How to Test for the Dominant Eye


Just as the vast majority of us are either right or left handed, we also have a dominant eye. It may not seem obvious, but the brain constantly receives a separate and unique image from each eye. Dr. Lawrence D. Lampert, an optometrist in Boca Raton, Florida, specializing in sports vision, points out that the dominant eye processes information 14 to 21 milliseconds faster than the non-dominant eye. The brain uses this dominant image as the main frame of reference while the second image, being a hair late to the party, is relegated to providing depth perception.

Extend your arms forward holding the paper towel tube at eye level.

With both eyes open, look through the tube and focus on a small object 15 to 20 feet away. Focusing on a light switch works well.

Close your left eye. If the light switch is unchanged, you are right eye dominant. If the light switch jumps out of sight, you are left eye dominant.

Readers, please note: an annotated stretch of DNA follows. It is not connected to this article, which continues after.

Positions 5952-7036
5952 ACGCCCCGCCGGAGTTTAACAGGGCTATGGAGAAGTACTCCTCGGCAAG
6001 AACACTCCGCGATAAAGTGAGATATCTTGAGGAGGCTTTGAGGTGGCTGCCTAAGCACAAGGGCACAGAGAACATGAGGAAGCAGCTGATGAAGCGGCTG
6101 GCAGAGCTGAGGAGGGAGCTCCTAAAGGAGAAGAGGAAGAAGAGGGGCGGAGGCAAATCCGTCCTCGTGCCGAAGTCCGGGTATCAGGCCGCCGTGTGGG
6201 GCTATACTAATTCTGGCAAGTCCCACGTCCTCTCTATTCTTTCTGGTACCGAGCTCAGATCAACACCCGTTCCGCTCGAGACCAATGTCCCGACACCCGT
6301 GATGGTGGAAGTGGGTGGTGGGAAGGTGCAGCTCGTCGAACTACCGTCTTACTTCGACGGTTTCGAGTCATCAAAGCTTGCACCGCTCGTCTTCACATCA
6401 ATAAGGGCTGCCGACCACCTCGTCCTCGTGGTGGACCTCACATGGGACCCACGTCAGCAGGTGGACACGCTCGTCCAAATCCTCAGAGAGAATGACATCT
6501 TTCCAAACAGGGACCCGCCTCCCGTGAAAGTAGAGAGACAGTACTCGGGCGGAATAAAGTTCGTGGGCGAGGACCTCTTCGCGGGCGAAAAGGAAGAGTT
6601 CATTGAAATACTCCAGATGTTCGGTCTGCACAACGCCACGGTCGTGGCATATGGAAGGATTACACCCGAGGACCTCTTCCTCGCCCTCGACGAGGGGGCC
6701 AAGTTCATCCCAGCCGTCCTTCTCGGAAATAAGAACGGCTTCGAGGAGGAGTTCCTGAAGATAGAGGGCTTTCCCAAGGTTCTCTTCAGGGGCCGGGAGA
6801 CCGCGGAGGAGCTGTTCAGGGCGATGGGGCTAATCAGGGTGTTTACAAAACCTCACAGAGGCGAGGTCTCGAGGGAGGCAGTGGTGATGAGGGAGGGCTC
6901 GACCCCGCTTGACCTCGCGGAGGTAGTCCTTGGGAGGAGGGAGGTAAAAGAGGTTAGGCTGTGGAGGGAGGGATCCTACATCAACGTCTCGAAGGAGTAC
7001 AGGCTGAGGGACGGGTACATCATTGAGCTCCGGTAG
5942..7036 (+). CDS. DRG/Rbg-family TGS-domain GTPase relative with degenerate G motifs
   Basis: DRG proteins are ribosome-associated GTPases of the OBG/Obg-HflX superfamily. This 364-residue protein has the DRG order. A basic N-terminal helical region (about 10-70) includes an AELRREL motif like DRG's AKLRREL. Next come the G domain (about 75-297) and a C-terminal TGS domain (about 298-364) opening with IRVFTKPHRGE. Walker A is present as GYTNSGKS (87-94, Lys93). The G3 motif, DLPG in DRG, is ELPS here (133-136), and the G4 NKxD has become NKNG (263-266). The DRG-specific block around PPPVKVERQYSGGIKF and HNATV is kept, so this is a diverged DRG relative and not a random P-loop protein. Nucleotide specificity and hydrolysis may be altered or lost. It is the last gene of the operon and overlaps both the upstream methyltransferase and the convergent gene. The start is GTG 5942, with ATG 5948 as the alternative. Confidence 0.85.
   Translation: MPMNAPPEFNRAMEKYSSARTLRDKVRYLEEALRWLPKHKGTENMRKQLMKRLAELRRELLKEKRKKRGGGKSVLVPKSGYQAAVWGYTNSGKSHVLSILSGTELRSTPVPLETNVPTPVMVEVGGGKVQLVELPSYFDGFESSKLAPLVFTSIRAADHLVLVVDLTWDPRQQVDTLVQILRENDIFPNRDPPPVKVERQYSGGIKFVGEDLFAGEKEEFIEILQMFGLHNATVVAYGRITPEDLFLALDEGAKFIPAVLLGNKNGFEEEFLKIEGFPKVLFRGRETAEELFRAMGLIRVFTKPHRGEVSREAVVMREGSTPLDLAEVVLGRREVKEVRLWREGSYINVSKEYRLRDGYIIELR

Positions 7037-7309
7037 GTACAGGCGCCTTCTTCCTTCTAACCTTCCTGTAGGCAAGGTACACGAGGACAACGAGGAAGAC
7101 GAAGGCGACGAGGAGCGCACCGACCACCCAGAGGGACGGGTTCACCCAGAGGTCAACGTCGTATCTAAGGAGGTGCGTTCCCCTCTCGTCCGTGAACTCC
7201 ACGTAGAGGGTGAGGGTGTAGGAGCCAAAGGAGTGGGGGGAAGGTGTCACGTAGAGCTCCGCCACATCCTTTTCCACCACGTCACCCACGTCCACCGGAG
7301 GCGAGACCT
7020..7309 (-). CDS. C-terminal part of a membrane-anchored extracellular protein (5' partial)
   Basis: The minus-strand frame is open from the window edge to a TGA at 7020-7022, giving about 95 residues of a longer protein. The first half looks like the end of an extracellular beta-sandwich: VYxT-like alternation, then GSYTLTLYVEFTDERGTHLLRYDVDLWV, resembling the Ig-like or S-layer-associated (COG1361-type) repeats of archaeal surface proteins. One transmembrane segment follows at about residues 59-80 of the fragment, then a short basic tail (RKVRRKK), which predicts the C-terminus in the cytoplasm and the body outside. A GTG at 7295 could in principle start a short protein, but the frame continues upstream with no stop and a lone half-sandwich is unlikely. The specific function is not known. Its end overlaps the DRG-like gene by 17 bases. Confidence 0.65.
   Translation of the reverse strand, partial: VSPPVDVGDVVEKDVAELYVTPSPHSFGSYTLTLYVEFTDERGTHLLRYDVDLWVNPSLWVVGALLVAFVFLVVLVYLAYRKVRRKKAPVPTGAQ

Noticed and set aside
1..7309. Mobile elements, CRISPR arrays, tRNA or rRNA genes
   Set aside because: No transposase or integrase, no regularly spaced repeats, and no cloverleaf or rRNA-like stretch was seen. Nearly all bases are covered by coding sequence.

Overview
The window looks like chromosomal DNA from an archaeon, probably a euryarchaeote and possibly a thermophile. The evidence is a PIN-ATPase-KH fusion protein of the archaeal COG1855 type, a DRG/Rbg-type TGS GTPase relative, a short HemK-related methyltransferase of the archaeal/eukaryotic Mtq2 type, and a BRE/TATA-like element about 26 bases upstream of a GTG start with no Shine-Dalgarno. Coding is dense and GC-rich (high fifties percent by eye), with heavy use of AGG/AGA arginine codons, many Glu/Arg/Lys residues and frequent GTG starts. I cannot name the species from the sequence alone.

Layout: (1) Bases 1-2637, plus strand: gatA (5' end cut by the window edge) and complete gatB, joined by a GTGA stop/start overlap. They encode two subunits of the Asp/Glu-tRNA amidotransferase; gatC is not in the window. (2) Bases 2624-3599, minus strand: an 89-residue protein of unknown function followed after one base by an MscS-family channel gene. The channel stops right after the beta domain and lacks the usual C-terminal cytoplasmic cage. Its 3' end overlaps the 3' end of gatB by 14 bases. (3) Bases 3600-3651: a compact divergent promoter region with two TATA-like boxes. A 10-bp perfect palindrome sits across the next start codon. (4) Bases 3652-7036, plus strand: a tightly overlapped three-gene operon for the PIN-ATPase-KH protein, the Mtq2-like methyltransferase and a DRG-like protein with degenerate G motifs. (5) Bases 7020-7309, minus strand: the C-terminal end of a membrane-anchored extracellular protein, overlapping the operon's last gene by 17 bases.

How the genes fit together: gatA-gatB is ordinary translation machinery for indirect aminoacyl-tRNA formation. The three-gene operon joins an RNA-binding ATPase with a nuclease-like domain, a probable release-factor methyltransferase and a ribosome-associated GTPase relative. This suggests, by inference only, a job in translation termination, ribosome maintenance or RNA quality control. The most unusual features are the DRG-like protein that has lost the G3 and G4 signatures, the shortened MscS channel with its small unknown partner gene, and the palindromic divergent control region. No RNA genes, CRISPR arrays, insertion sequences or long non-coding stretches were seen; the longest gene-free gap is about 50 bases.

To double check your finding, open both eyes and refocus on the light switch through the tube again. This time close your right eye (if you are right eye dominant this will be a bit harder). The results will be exactly reversed.

Tips & Warnings

  • About 20 percent of the population is "cross dominant," meaning their dominant eye is opposite to their dominant hand.
  • Cross dominance may be an advantage in sports using a sideways stance such as baseball.
  • Just like there are some people who are ambidextrous, about 15 percent of the population shows no significant eye dominance.
  • Eye dominance is an important issue for presbyopes getting a mono-vision contact lens fitting because the dominant eye must be fit for distance vision while the non-dominant eye is fit for near.
  • Eye dominance can be critical in sports that require aiming, such as archery, shooting, bowling, billiards and putting.

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